Best Repertory Film Series

National Gallery of Art
4th Street NW at Pennsylvania Avenue, (202) 737-4215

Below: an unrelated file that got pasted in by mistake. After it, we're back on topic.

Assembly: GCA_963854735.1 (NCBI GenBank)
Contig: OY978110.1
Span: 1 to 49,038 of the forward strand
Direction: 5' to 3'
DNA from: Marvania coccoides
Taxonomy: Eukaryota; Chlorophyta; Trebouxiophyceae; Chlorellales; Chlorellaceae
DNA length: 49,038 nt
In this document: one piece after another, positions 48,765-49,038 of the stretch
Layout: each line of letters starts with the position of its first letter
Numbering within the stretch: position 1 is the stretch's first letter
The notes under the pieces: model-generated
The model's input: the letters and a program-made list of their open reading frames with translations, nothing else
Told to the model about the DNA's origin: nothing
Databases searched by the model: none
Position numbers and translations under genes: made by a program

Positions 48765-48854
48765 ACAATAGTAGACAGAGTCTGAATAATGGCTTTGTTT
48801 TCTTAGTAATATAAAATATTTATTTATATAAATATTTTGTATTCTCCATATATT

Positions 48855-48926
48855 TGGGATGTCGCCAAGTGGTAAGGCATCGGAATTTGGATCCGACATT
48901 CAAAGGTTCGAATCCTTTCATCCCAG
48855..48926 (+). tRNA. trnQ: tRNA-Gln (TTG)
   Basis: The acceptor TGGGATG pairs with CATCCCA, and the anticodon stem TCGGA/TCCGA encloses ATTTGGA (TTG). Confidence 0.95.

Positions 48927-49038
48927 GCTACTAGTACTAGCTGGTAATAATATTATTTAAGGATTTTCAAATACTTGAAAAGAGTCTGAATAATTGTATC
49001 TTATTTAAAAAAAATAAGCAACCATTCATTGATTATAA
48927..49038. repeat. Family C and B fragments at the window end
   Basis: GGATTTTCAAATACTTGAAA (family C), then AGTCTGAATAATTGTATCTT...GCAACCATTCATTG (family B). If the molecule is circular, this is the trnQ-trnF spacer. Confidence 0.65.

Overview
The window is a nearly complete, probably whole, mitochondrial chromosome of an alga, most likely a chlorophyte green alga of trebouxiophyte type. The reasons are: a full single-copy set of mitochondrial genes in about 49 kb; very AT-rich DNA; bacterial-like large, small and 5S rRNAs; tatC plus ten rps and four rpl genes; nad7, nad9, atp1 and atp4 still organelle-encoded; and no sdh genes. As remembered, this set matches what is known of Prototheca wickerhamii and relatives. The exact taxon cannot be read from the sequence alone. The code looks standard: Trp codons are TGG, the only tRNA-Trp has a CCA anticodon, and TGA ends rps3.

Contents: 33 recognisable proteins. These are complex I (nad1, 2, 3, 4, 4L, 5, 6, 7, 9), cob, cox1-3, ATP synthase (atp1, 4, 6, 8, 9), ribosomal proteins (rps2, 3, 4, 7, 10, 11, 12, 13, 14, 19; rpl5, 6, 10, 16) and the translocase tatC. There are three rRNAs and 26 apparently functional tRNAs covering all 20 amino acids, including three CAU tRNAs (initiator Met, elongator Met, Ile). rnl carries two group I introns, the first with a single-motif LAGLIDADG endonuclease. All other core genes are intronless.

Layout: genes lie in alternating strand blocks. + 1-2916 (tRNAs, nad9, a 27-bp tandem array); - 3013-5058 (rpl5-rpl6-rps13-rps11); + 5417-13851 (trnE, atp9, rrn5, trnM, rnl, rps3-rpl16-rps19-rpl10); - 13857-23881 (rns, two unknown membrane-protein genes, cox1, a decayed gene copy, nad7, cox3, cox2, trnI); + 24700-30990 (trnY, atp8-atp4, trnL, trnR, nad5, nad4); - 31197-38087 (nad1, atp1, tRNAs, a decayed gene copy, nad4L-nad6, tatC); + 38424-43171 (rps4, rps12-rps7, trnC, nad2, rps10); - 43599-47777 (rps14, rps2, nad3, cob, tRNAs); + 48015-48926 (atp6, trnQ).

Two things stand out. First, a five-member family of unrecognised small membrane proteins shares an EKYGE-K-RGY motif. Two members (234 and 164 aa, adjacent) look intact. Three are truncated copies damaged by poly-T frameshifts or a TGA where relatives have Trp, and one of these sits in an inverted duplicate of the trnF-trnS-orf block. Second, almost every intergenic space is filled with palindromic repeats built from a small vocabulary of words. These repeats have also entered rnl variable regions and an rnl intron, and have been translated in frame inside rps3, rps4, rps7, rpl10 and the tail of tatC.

Museums, galleries, embassies’ under-the-radar film festivals—D.C. is brimming with one-off screenings of foreign films, shorts, and old Hollywood classics. But the best art house is one you don’t have to pay for. The film series at the National Gallery of Art is a free-admission trove of unexpected gems. The current tour of Italian neo-realism began with pillars of the movement like De Sica’s Bicycle Thieves and Visconti’s Obsession, but delved far deeper with little-seen cuts such as Rossellini’s anthology Paisan. A batch of recent narratives and documentaries by Russian directors offered stark portraits of bleak life on the steppe. It’s not all foreign: Curators Peggy Parson and Joanna Raczynska recently invited Jem Cohen to screen his Fugazi documentary, Instrument, and Charles Burnett to reflect on his 1977 poetic vision of inner-city Los Angeles, Killer of Sheep. Silent films shown last fall included live performances of the films’ original musical accompaniments, transporting NGA visitors to the pre-talkie era. Andrew W. Mellon wanted the gallery to showcase master works from every era when he bequeathed his art collection in 1937; its film series does right by that edict. This is why those Congressional gasbags a few blocks away shouldn’t defund the museums.
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